Whitney Jennings looks down court during practice. Jennings sat out the 2016-17 season per NCAA transfer rules. Collegian file photo.
GRAEME WRIGHT | STAFF REPORTER | email@example.com
After the 2013-2014 high school basketball season concluded for the Logansport Berries girls basketball team, an Indiana Miss basketball needed to be crowned; an accolade star point guard Whitney Jennings had yearned for since she was a kid and worked for throughout high school.
It was an accolade every kid playing basketball in Indiana dreamed of, the same one Jennings started thinking about the moment she saw former Indiana Miss Basketball Courtney Moses and Shanna Zolman play.
“I remember thinking, I want to win that one day,” Jennings, now a redshirt junior, said. “As I progressed to high school it got to the point where I was like, ‘Oh, this is a real possibility.’”
She won. She won undisputedly, receiving 80 more votes than the next closest contender.
Winning Indiana Miss Basketball meant following the footsteps of Hoosier basketball greats, their names solidified in high school record books. Winning Indiana Miss Basketball meant she was the best female basketball player in the state of Indiana that year.
Becoming Indiana Miss Basketball doesn’t happen by accident.
Her dad, Doug, played for Indiana Central, now known as University of Indianapolis. Her mom, Carol, played basketball in high school. Her older siblings Shannon, Rachel and Jared all played for the Berries.
Jennings’ family, particularly her younger brother, Matt, played a major role in her basketball journey. Growing up, the two would work out together and often play one-on-one. That is until Matt grew big enough to where Whitney couldn’t beat him anymore.
“Once that happened, it was like, ‘We gotta cut these one-on-one games off, I don’t want to lose to my little brother,” Jennings said.
Three years apart, Whitney and Matt are each other’s biggest supporters. They’re constantly critiquing each other’s games — things they did well and areas of improvement — while trying to better each other.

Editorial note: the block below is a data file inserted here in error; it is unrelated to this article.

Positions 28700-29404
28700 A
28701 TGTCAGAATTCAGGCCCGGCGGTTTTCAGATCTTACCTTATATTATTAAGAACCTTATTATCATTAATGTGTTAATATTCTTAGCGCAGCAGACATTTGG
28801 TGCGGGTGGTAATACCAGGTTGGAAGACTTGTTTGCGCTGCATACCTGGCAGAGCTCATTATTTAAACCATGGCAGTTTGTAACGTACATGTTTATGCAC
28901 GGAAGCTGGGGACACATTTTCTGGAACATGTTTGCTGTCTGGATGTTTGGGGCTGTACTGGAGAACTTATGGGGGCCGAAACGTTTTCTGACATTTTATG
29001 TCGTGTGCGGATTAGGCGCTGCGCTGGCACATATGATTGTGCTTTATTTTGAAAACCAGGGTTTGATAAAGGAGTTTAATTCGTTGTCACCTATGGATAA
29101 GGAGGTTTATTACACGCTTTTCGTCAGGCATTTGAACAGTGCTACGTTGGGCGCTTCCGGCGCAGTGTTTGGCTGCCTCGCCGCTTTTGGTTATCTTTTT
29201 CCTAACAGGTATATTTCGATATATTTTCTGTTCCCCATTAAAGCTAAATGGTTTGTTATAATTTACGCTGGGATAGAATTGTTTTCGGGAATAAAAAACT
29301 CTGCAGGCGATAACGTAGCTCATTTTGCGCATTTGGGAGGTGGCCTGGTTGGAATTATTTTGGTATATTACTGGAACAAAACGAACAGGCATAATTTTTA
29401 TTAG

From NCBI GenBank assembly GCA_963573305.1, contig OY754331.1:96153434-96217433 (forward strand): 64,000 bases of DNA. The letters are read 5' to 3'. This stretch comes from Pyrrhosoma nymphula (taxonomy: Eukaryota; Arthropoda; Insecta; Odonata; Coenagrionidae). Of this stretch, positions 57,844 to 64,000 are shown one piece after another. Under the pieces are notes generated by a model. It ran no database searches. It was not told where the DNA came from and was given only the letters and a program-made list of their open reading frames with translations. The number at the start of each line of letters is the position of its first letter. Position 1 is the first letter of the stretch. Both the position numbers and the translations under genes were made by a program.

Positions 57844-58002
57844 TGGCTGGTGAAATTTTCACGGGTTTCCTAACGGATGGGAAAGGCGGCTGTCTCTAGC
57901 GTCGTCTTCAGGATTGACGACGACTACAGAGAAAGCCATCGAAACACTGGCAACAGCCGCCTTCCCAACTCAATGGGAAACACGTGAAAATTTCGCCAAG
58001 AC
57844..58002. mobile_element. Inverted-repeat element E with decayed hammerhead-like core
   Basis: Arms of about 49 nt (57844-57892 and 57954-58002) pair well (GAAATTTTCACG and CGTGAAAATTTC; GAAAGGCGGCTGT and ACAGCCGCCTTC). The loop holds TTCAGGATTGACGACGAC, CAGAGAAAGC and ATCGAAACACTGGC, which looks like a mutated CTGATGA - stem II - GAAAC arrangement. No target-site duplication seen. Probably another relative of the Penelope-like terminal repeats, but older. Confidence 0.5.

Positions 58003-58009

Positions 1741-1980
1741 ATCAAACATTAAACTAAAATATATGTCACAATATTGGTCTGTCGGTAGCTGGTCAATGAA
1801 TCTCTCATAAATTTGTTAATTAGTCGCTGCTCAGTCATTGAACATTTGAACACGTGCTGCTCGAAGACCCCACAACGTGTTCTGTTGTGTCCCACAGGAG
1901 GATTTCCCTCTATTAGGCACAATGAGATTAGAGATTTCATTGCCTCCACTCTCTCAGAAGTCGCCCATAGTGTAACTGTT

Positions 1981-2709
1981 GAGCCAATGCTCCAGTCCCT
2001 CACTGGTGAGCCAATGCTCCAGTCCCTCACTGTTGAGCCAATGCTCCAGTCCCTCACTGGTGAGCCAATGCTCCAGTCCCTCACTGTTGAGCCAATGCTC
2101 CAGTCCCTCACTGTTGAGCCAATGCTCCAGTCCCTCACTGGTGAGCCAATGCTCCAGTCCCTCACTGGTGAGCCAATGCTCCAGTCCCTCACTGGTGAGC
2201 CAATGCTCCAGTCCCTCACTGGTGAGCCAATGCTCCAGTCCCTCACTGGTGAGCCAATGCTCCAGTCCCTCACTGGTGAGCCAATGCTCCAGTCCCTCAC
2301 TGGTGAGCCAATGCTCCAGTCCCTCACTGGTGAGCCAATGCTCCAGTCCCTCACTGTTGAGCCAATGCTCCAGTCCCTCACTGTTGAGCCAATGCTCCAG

Matt is currently a freshman at Grace College in Winona Lake, Indiana, and a member of their basketball team.
“He’s been the person I talk to the most and go to for advice,” she said.
The advice and critiques paid off.
Jennings finished her high school career with 2,641 points, good for fifth all-time in state history at the time. She averaged 32 points as a senior at Logansport, which etched her name as the school’s all-time leading scorer.
Jennings’ stats and achievements separated her from most prospects, making her a highly coveted recruit in the eyes of Butler, Ball State, Iowa, Indiana and Purdue.
It’s no coincidence all schools were in the midwest. Jennings wanted to be close to home. Ironically, she chose the school farthest away and became an Iowa Hawkeye after they heavily recruited her.
Jennings secured a starting job her freshman year and helped lead the Hawkeyes to their first Sweet 16 appearance since 1996.
Jennings played another year, but the distance was starting to take a toll on her. Iowa was nearly six hours away from home, and Jennings began to miss what she loved the most.
“My family is very important to me, and I wanted to get back closer to home and I wanted to be able to see my siblings more and my brother’s games,” Jennings said. “Ultimately, that was the driving force behind all that.”
Butler’s head coach Kurt Godlevske reached out to Jennings once she decided to leave Iowa.
“I knew I wanted to come back to Indiana,” she said. “Butler was a school that I loved. My mom went to the school here. I was very familiar with the school.”
The team was young, giving Jennings the opportunity to lead and more importantly, campus was an hour away from Logansport.
There was a catch. Because of NCAA transfer rules, she would have to redshirt her junior year. She could practice, but it would be a year before she could compete in games.
Jennings may not have been playing, but she didn’t waste time impressing Godlevske.
“I remember one practice last year she was practicing with the [practice players] and we were doing a longer scrimmage session,” Godlevske said. “I kid you not, she hit 30 threes in that scrimmage. I knew she was good, but seeing her do that in a playing type of format was special.”
But the bench came with one big, glaring negative — watching her new team lose 25 games without her. People from her hometown approached her, ‘Wow,’ they said, ‘This must be really hard for you.”
“It was hard,” Jennings said, “But I could also take a step back and work on my game without all the pressure of the game.”
The break from playing also allowed her to attend most of her brother’s games his senior year with the Berries, something she described as a “blessing.”
As her first year at Butler passed, she managed to make an impact on all the girls with her personality and play on the court, especially sophomore Sydney Shelton.
“Whitney is a super bubbly person,” Shelton said, “It carries over to the court, she’s a great point guard and I love how fast she plays. She facilitates the ball very well and she can score. It’s really hard to guard her because she’s fast, so she can get to the rim.”
It’s been one year, seven months and 22 days since Jennings last played in a collegiate game. That all changes this Saturday as Jennings and the Bulldogs play their first game at Hinkle.
“It’s been a rough couple of years around here,” Jennings said. “I think that everyone is ready for that switch and I’m hoping to be the catalyst to change all that.”